Kiyoshi brings up some great points that I neglected to mention. The MTM process is not as instant and perfect as these companies would like you to believe. For this reason, I generally only consider companies that offer free remakes of your first shirt, thus allowing for some wiggle room as you begin honing in on your measurements. Ratio and Proper Cloth both offer this service (I’m not sure about Cottonwork).
Ian, aka fromsqualortoballer, wrote up his experience with three online MTM shirtmakers. Worth reading if you’re thinking about using these services.
My personal recommendation is MyTailor.com, because their tailor, Joe Hemrajani, travels to measure you in person. Otherwise, I recommend finding a local shirtmaker where you go do multiple fittings until you’ve nailed it down (if you’re in the San Francisco Bay Area, I recommend Spoon Tailor).
I also highly encourage you to stick with a MTM shirtmaker after you’ve honed in on the fit — it will likely take several shirts to get the fit perfect if you’re just measuring yourself or off a well-fitting shirt. I’ve made the mistake of hopping around and ended up just having to start all over at step zero, which is a frustrating waste of money.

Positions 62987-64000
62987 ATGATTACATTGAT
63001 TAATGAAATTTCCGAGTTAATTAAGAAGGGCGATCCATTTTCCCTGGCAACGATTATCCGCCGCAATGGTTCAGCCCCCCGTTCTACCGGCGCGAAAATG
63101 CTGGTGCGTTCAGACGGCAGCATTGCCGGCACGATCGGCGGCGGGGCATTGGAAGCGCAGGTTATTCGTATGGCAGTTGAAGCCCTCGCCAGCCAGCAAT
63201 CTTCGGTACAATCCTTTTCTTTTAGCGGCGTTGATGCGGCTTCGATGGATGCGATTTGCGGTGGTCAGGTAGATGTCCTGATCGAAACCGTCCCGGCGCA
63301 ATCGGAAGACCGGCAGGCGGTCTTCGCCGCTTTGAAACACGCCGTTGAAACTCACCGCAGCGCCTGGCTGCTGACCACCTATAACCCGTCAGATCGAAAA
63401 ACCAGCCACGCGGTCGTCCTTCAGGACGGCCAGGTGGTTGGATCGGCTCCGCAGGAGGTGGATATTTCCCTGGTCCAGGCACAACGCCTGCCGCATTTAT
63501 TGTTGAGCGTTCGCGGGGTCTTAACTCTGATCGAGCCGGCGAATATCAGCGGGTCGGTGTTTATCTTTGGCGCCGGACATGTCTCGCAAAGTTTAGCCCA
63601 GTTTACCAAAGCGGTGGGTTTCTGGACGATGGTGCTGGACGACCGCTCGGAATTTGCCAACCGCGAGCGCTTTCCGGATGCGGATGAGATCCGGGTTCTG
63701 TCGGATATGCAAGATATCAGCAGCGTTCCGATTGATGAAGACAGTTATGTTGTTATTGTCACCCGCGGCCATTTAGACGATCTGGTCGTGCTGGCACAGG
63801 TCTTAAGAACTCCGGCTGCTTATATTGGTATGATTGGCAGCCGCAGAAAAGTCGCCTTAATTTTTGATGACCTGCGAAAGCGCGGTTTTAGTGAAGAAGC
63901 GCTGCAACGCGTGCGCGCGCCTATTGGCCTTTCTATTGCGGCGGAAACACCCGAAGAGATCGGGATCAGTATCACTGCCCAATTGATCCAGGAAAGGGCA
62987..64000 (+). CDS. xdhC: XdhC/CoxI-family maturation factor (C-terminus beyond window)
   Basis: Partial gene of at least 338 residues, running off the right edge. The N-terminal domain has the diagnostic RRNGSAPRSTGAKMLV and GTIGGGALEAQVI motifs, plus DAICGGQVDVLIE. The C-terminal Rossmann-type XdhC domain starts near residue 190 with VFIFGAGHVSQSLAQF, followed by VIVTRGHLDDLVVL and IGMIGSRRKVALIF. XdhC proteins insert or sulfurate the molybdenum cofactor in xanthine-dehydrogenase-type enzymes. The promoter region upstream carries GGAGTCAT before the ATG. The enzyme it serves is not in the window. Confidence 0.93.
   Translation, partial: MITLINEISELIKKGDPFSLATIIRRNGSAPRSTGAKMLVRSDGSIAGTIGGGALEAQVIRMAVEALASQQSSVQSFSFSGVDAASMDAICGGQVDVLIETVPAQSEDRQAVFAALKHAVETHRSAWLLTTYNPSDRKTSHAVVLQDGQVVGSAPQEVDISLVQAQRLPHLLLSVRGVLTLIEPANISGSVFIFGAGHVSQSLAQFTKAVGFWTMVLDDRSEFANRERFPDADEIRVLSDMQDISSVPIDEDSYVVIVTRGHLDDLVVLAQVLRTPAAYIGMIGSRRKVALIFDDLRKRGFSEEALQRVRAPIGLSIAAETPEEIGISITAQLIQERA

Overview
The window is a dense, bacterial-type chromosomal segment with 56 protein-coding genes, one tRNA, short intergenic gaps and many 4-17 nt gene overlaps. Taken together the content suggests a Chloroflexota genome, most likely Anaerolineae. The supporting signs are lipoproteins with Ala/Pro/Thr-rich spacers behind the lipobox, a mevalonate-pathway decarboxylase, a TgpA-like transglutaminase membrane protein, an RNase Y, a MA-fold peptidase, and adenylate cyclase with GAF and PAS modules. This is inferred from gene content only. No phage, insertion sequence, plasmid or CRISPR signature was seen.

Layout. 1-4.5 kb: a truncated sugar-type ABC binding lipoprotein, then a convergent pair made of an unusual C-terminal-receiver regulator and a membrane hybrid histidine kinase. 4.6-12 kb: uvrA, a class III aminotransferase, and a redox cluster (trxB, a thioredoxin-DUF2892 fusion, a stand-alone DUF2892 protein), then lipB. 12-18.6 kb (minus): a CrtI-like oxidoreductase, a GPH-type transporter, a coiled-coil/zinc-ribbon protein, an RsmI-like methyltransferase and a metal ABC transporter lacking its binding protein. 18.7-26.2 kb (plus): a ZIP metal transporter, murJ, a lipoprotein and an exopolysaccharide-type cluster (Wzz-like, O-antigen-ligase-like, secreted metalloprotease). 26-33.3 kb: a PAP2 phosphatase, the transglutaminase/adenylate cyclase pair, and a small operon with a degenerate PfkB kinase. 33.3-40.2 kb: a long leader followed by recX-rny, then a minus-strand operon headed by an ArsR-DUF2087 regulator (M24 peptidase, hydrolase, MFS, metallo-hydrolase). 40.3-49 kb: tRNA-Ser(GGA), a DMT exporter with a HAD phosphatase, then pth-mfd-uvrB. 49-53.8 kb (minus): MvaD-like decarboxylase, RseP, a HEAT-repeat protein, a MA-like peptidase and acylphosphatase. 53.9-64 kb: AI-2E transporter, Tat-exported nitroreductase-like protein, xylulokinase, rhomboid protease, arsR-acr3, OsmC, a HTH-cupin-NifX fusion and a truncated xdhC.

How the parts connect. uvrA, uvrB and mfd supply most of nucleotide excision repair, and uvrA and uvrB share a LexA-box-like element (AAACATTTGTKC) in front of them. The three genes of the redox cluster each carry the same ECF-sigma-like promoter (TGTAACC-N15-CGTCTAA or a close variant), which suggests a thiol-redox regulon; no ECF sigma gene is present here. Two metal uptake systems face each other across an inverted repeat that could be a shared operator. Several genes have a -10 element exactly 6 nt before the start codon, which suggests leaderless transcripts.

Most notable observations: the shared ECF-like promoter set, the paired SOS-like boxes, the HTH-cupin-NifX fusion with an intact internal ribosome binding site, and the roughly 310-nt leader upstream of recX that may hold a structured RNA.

It’s worth considering that your first, well-fitting shirt will cost you $200 (+/-$50 to $75) just because it’ll take that many trials to get the fit correct. Also, just because you enter the same measurements from one shirt into another form, that doesn’t mean each shirtmaker will interpret it the same way.
Of course, all of this isn’t even taking into consideration that you don’t know the quality of the cloth being used or the quality of construction until you receive (and pay) for the final product.
For all of these reasons, I really am hesitant to push people into online MTM shirting. Once you get it right, it’s great. But the process of getting there is highly time consuming, frustrating and pricey. While a lot of these companies try to make it easy as possible, it’s far from flawless and no panacea.